One thousand nine hundred and fifty seven years ago, on June 9th 53, Emperor Nero of Rome would marry Claudia Octavia. Nine years later, on June 9th 62, Nero would have Claudia executed. Six years after Claudia’s death, on June 9th 68, Nero himself would commit suicide.
For people whom history records as being so very cavalier about murder, the means of Claudia’s was afforded significant attention. She was bound, then “her veins were opened”, then she was suffocated in “an exceedingly hot vapor bath, and finally she was beheaded.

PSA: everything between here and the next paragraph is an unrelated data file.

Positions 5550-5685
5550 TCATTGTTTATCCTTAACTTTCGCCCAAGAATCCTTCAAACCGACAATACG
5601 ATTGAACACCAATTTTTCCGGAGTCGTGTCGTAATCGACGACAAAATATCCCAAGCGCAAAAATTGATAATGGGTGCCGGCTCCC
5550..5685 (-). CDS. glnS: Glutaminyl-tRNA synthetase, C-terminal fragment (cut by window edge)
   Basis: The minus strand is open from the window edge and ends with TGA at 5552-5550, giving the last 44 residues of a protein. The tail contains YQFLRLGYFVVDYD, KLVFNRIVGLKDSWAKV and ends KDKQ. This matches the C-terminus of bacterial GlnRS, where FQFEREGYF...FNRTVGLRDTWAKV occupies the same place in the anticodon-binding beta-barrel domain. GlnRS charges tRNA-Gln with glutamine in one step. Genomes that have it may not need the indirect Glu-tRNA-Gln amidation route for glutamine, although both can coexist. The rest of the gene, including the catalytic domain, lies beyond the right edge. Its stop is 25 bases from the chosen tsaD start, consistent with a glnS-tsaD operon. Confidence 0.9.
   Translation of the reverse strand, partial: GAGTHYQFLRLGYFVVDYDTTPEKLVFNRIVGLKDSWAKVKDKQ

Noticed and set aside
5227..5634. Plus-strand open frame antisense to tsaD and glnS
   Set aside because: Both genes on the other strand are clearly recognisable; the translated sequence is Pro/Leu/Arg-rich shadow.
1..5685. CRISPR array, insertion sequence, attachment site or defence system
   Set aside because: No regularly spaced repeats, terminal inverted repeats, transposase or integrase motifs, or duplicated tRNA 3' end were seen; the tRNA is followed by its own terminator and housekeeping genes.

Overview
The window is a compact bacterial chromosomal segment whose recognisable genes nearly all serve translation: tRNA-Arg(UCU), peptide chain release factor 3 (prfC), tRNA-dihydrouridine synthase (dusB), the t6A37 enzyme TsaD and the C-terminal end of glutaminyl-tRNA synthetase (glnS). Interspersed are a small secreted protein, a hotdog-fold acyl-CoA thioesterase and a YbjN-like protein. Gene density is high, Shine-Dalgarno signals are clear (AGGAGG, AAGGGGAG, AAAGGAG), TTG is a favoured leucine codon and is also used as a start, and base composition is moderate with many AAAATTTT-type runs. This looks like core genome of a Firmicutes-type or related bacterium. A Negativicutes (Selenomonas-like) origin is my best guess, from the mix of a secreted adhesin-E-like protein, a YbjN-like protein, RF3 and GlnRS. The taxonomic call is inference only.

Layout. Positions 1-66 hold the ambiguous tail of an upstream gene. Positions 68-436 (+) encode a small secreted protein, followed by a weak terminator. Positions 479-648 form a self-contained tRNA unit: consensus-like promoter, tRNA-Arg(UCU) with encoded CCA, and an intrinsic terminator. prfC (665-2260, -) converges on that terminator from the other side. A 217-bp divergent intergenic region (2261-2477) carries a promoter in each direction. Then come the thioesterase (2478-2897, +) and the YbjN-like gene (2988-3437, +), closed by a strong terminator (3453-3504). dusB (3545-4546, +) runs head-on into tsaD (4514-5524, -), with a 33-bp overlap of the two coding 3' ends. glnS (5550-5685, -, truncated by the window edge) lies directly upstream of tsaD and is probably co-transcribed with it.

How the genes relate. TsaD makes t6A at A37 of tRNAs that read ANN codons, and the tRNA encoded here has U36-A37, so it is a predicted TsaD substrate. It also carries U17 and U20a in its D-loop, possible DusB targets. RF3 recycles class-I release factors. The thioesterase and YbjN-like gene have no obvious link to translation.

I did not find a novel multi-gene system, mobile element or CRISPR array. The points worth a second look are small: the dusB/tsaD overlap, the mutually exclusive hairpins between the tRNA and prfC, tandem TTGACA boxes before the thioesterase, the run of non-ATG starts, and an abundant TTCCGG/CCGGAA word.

Not to be outdone by his own handiwork Nero reportedly delivered at least four memorable sets of last words. First he quoted Virgil’s Aeneid saying: “"Is it so dreadful a thing then to die?". Later, having not died, he quoted Homer’s Iliad saying: “Hark, now strikes on my ear the trampling of swift-footed coursers!". He purportedly said, over and over, “What an artist dies in me”. Then, after a move that should have silenced him (cutting open his own throat), Epaphroditos attempted to staunch the bleeding which gave Nero the ability to utter the words: “Too late! This is fidelity!", before finally dying.